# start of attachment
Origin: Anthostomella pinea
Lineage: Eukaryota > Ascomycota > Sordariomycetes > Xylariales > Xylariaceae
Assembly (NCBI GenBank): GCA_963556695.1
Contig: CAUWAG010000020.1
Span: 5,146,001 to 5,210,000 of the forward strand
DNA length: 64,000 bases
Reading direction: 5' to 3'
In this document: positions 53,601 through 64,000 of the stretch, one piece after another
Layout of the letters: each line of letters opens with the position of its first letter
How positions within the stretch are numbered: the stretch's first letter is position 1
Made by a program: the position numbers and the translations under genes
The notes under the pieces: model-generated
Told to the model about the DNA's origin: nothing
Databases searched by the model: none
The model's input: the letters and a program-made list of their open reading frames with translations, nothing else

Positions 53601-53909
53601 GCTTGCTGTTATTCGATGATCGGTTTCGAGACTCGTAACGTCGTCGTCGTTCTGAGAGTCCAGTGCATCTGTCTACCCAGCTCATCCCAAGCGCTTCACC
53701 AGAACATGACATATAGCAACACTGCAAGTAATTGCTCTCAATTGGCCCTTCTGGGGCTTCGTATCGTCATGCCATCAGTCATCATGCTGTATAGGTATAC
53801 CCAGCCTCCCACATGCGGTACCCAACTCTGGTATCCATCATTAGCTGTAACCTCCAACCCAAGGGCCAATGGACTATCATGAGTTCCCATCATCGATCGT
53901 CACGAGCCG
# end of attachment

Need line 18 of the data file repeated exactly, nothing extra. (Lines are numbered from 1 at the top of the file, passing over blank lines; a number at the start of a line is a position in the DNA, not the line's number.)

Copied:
53701 AGAACATGACATATAGCAACACTGCAAGTAATTGCTCTCAATTGGCCCTTCTGGGGCTTCGTATCGTCATGCCATCAGTCATCATGCTGTATAGGTATAC